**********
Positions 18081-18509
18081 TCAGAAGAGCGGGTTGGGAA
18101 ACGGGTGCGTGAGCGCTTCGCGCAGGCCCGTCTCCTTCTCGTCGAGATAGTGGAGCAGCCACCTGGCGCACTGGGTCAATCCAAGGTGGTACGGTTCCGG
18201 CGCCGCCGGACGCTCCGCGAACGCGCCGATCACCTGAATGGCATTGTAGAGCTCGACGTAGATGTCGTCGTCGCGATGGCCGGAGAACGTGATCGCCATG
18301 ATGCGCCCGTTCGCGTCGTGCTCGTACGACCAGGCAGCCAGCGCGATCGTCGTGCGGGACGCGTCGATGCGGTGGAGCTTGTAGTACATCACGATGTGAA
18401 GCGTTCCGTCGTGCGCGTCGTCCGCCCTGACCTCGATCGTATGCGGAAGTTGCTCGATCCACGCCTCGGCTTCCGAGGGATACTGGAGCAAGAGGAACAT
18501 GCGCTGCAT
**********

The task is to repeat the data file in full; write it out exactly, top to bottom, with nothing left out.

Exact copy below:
Positions 18081-18509
18081 TCAGAAGAGCGGGTTGGGAA
18101 ACGGGTGCGTGAGCGCTTCGCGCAGGCCCGTCTCCTTCTCGTCGAGATAGTGGAGCAGCCACCTGGCGCACTGGGTCAATCCAAGGTGGTACGGTTCCGG
18201 CGCCGCCGGACGCTCCGCGAACGCGCCGATCACCTGAATGGCATTGTAGAGCTCGACGTAGATGTCGTCGTCGCGATGGCCGGAGAACGTGATCGCCATG
18301 ATGCGCCCGTTCGCGTCGTGCTCGTACGACCAGGCAGCCAGCGCGATCGTCGTGCGGGACGCGTCGATGCGGTGGAGCTTGTAGTACATCACGATGTGAA
18401 GCGTTCCGTCGTGCGCGTCGTCCGCCCTGACCTCGATCGTATGCGGAAGTTGCTCGATCCACGCCTCGGCTTCCGAGGGATACTGGAGCAAGAGGAACAT
18501 GCGCTGCAT